Children are curious about absolutely everything. As they grow and mature, they begin to notice new things, new interactions and new concepts. While there are some universal agreement as to the age appropriateness for certain things, every child is different. It may be difficult to decide what level of honesty you should have with your child regarding various subjects.
For the simple, day-to-day things, honesty opens the doors for learning opportunities. As a child matures, questions begin to fly about “why is the sky blue” and what is involved to you driving a car, among other things we adults tend to take for granted. In this wonderful Information Age, answers to all those questions are at our fingertips. Even places like YouTube can open a whole new world of educational videos for children to find answers to their questions that are at their level of understanding. Instead of always giving a quick answer, which may still be an honest answer, find ways of digging a little further into the answer to give your child a deeper understanding. You may both discover a new hobby or source of interest for your child to pursue on their own.
Heftier issues, such as the death of a pet or a separation between you and your spouse, are a bit more difficult. You, of course, want to be as honest as possible, but some things have a tendency to be misunderstood or twisted where emotional issues are involved. It’s sometimes difficult to not insert some level of emotion into our answers to difficult situations like this, but some level of honesty is a way of consoling them. Always show them that you love them and that they can lean on you for support. Dealing with death in the family, even one of the furry members, is a time where you can grow stronger together when honesty and love are at the core of your interactions.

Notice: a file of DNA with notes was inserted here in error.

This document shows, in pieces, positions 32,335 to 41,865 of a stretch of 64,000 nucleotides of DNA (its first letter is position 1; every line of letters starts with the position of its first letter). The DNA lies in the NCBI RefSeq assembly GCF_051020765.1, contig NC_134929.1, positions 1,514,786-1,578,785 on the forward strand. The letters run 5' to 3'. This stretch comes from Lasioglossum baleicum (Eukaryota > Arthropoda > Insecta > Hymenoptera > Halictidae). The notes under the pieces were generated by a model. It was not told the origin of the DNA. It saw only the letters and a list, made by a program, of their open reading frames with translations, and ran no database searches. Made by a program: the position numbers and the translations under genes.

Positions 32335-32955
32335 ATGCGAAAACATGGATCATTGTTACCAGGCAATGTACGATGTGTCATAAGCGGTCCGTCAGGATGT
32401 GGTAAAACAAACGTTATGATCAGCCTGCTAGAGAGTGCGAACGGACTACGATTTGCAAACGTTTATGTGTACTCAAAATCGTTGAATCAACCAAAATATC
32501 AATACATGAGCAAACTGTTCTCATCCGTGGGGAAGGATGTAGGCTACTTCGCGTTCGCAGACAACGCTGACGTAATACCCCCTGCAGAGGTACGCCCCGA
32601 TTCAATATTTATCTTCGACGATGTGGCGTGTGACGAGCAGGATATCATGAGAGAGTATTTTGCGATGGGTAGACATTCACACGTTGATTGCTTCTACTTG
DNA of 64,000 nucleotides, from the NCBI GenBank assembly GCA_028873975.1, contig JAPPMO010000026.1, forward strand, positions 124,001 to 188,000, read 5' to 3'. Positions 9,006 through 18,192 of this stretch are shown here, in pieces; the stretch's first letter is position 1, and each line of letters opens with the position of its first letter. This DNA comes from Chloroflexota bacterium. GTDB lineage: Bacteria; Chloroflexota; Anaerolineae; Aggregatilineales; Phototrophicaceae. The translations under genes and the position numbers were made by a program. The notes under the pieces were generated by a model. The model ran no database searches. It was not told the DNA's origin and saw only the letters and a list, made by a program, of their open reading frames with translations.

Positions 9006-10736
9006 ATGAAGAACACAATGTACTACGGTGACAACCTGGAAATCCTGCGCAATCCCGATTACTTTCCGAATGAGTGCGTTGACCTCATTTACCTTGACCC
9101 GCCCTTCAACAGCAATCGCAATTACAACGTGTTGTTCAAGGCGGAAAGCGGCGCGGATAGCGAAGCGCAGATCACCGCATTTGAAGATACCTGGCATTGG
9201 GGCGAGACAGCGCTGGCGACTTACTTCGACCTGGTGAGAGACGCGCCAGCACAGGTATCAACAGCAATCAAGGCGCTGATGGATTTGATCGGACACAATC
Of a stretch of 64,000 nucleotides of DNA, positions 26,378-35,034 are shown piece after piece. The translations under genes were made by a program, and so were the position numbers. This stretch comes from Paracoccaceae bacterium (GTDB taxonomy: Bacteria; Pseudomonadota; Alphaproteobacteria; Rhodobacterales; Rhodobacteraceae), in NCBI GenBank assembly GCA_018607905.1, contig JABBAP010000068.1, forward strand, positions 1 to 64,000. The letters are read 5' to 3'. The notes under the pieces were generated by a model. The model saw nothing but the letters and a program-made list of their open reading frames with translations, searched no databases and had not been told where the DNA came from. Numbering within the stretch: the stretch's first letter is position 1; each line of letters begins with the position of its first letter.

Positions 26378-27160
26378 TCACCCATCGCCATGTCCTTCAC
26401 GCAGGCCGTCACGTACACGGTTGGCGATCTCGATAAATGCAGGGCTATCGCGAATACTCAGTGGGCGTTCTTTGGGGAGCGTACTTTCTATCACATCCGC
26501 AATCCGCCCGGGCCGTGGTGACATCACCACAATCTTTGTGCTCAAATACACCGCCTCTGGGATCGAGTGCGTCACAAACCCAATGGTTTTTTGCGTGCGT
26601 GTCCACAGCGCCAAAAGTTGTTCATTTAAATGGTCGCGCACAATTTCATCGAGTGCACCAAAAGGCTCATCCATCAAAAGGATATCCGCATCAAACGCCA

Honesty with your children regarding more adult issues as they mature into their teen years often causes parents to cringe. However, it’s a necessary passage of life for them to have to learn these things. One very important question to ask yourself is this: Who would you rather them learn this information from, you or their peers? Going from a parental role into one of a friendship as they approach adulthood is a scary step, but it’s made much easier with a good dose of real-world honesty between the two of you. Take a deep breath and connect with them. It’s not a time to lay down the “thou shalls” and “thou shall nots”. Have faith that you’ve guided them this far and the next step is just a continuation of what you’ve already accomplished. Give them all the correct information and trust that they will make the right decision, as well as feel comfortable enough to come to you when questions arise.
It’s easy to forget that our children grow up to become adults of their own, especially when it feels like we just changed their diaper yesterday. The process of maturity is fraught with challenging situations and plenty of challenging questions. Know that you are equipped perfectly to address all of those questions, or at least to work with them in order to find the answers together. The future of your relationship together will flourish with this foundation.
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